Time for my second instalment of Harper’s Bazaar country fashion. I had waiting a little while before collating this second post as I didn’t feel that I had enough fodder to warrant a second post, and then lo and behold, so much country fashion that I’m worried this post is going to be a bit lengthy!
Charity shops are season savvy, and just like your normal high street retail business, they switch their products according to the changing season’s and temperatures. They often stock pile things like winter coats (often donated in spring after someone has realised that they went the entire winter without touching said coat.) and then bring them all out in September/October. You will often notice that you cannot find a full length coat, aside from possibly a mac, in, say, a BHF store through summer, they are all shorter length jackets, often hoodless.
Not a huge fan of the denim shirt n general, let alone buttoned up to the neck. Luckily for me, this isn’t the focal point of this image, this gorgeous oversized earthy woollen overcoat is. My friend Anna wasn’t quite sure what all the fuss was about when I spotted a very similar coat while out and about in Aboyne last weekend:
This jacket starts with a pale base colour pallet, and then earthy blues and browns are woven through it with glorious rustic charm. If oversize is how you are going to play this trend this season, then picking up a jacket 1 or 2 sizes bigger than your usual is the way to go. The beauty of charity shops is that if you only want to dabble in this trend, it only cost you £5.50 and there’s no harm in lobbing back to the charity shop 3 months down the line when it’s no longer the height of fashion to be walking around in oversized tweed. It’s not wasteful because it is recycling at it’s most basic level.
Another gorgeous example of oversized tweed and plaid is found on the very next page, and to my delight, the coat featured is almost an exact match to an Oasis coat that I picked up in Inverness about 2 years ago for £8 that is still going strong, apart from the stain on the front caused by ES’s overzealous love of car parts – I’m still working on a removal plan… for the stain, not for ES… although I may roll it out to include the car parts…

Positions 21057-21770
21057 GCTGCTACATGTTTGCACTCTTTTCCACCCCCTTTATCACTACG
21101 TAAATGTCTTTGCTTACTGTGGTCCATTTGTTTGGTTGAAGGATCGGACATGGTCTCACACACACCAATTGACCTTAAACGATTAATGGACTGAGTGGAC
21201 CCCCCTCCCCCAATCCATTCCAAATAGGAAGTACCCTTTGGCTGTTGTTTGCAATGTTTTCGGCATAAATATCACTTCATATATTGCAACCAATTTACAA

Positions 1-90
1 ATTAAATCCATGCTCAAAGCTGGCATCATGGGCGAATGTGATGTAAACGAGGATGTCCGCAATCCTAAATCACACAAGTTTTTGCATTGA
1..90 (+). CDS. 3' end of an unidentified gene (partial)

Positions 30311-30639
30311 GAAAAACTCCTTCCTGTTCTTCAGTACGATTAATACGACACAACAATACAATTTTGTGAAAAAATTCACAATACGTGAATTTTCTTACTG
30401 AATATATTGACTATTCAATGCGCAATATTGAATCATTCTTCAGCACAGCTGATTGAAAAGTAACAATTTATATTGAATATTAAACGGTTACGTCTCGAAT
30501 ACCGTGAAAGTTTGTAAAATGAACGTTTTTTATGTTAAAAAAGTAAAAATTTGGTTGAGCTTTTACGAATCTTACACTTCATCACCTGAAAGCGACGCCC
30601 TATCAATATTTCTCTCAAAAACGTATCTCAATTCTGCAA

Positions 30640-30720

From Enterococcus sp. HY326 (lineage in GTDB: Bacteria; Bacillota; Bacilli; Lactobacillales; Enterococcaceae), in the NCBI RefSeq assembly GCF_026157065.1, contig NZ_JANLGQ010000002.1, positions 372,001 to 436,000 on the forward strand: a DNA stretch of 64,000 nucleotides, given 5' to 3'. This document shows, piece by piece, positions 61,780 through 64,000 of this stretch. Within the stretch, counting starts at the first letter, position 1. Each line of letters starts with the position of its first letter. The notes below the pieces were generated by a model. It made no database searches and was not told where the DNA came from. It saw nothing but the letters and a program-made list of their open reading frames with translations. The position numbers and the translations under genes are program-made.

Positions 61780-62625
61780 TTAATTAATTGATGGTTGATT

Yesterday whilst browsing in the shops of Inverness I found a great black and white oversize style coat, but this had more of a Houndstooth style print, and if you’re a regular reader of my blog, you’ll know that Houndstooth has a noticeable presence in this season’s collections.
This coat, originally from Matalan, isn’t the kind of item I would usually include in my Blog, as I tend to like to stick to items with a higher RRP, but the high street is well known for picking a designer trend and running with it all the way to the finish line, and Matalan are no exception, they often get the trend bang on for a sliver of the price. The puff ball cuffs and gathering at the bottom of the coat match this oversized style as it will have a baggy, cosy silhouette.
To pick up on the bold red and black plaid pattern in the magazine image, this would be a great pattern for a scarf to compliment any one of these coats. I found a great selection in Blytheswood Care, Nairn this weekend:
I also found this coat while in Aboyne last week, which ticks both the country trend and the leather trend:
This is a real vintage piece, and you would have some serious style to make this look good, and I am afraid that I just don’t have enough style to pull this off, But I am confident that someone could.
These next two pictures are less oversized and much more fitted jackets. Oversized is very practical because you can really layer up underneath, whereas a fitted coat will limit the amount of fabric you can squeeze under it before your shoulders get a bit restricted.
This is by far my favourite look in the whole spread, a gorgeous fitted coat in a beautiful Black Watch check. The nipped in waist is divine and with a full skirt underneath, the A-line cut will make the waist look even tinier.
The cut of that coat is perfect, and I can bet that once you bought it you would never take it off, the only way something this divine would end up in a charity shop is if someone ‘grew out of it’ because otherwise you would wear it to death.
I found another coat with a great fabric in Caring and Sharing, Inverness, but unfortunately not with the same cut, possibly for the reasons above:
So that is the last of my country finds for Harper’s Bazaar. I truly have found so many items for this trend in charity shops that I cannot fit them into the two posts. However I have faith that when I buy next month’s Marie Claire or Elle, that they will have their own take on this popular trend.